NAGS HEAD, N.C.
A fire at the Christmas Mouse shop in Nags Head last month started among cardboard boxes within an outside storage area.
Investigators are not certain what ignited the boxes, but determined it was accidental, said Nags Head spokeswoman Roberta Thuman.
The Christmas Mouse fire was one of seven major structure fires this year in Dare County. The county averages about 12 to 14 a year, said fire marshal Steve Kovacs.
Strong winds, salty air and water on electrical devices, rentals vacant for long periods and buildings standing high on piles make the Outer Banks vulnerable to accidental fires.
The April 12 Christmas Mouse fire drew crowds as flames shot up from the rear of the building before firefighters arrived. The crew suppressed the flames despite brisk winds threatening to spread the blaze into a nearby stand of trees. The store’s interior appears charred where the stock of Christmas decorations and artificial trees were.
From 2013 through 2018, there were 199 structure fires in Dare County, according to the North Carolina Office of the State Fire Marshal. Many of those were inconsequential, such as trash fires or electrical malfunctions that generated emergency calls but did not set the building on fire, Kovacs said.
Modern beach homes are full of furniture and appliances made from plastic, vinyl and pressed wood. Buildings burn more quickly than they once did, making response times more crucial, Kovacs said.
“That puts us behind right away,” he said.
The fire can “flash over” as it spreads in an instant from floor to ceiling with temperatures around 1,000 degrees. Petroleum-based materials emit dark, toxic smoke making it more dangerous for anybody inside and for firefighters.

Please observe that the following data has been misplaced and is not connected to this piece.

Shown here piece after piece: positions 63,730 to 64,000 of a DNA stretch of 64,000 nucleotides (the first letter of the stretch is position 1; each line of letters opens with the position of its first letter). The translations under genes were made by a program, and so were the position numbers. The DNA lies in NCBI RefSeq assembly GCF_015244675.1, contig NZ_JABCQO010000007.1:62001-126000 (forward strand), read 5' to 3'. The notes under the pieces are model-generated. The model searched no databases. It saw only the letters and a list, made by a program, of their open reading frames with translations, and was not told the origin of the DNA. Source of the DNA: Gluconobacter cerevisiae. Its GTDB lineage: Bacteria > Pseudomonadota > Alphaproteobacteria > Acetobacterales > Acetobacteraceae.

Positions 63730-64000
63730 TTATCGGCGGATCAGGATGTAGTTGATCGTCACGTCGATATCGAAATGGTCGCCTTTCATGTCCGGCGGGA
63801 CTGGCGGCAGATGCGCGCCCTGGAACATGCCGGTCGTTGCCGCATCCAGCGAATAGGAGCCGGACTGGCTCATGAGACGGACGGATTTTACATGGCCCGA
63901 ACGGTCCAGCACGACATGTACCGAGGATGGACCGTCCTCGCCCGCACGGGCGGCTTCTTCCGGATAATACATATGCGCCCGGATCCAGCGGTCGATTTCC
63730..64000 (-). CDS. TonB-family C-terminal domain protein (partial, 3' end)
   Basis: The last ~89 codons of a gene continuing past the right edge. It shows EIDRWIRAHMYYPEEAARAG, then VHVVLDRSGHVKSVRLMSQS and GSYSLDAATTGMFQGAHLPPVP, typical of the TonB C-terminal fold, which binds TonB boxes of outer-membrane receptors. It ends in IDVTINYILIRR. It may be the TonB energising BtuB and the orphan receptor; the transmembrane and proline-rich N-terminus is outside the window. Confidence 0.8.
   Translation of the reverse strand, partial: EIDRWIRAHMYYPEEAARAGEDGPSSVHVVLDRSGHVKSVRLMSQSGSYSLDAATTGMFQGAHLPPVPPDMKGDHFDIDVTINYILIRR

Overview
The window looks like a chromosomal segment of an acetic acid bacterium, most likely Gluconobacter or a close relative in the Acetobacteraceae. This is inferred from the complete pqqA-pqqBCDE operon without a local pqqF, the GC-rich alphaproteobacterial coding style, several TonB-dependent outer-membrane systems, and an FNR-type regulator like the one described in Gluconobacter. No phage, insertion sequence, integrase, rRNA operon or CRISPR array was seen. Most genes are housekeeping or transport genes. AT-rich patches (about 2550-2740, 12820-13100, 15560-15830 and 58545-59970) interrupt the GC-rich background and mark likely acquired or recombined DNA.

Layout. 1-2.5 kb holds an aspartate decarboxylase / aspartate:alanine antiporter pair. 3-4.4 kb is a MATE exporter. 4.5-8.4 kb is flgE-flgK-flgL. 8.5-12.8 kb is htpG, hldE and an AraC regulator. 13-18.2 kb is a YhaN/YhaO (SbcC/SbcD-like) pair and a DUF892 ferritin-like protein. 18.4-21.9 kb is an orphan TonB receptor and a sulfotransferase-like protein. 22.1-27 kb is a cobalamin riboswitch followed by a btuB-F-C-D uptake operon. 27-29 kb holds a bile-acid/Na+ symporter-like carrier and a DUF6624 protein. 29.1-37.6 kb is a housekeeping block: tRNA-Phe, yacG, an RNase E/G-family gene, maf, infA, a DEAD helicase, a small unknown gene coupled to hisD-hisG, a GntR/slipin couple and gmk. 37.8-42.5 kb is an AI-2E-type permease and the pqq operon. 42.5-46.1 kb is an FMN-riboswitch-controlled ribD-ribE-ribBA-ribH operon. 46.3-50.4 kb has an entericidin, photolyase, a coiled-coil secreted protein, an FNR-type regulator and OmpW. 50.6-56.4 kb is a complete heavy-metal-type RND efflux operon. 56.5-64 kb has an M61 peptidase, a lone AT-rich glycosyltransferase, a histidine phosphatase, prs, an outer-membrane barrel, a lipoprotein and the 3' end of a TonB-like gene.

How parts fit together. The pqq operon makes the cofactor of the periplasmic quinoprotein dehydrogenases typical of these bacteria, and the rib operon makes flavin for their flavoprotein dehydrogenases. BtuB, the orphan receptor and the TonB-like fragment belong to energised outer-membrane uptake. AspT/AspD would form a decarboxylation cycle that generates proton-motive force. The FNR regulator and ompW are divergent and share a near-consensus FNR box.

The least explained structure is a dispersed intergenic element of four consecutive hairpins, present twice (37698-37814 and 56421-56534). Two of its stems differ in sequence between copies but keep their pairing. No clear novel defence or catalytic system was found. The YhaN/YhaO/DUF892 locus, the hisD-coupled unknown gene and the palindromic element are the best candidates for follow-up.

At least 46 people statewide have died in structure fires so far this year, including in Hyde, Hertford and Tyrrell counties, according to the North Carolina Office of the State Fire Marshall. There were 135 last year. The last fatal fire in Dare County was six years ago in Manteo, Kovacs said.
Installing smoke alarms is the simplest means of surviving a house fire, Kovacs said.
Alarms should be installed in every bedroom and at least one placed on every floor including outside sleeping areas, he said. They should be interconnected so they all go off. That could require an expensive electrical job in older homes, but models come with a wireless connection now that could solve that, Kovacs said.
It is not always easy to figure out what causes fires, he said. There is pressure to get it right. Insurance companies often send their own inspectors. Kovacs must determine two main factors — what was the heat source and what material first caught fire.
A house in Southern Shores burned down in March while the owners were gone. Inspectors could never determine what happened, Kovacs said.
“There was very little left of that structure,” he said.
Cooking appliances were the leading cause of structure fires in the nation from 2012 through 2016, according to the National Fire Protection Association. Outdoor grills and food left cooking unattended on the stove are among the most frequent culprits on the Outer Banks.
Grillers should make sure charcoals are completely extinguished. Hot coals can heat up and ignite vinyl siding. Dry boards on an old deck can catch fire quickly from fallen coals.
Other causes include space heaters left on near flammable materials, candles, smoking and overloaded extension cords and power strips.
Kovacs reached in the back of his truck and pulled out a power strip with a dark burned spot at a receptacle. A beer cooler had been connected to it.
An inspector caught it before it ignited.
“They are not designed to be used in place of wiring, but people do that,” he said. “It’s going to cook it.”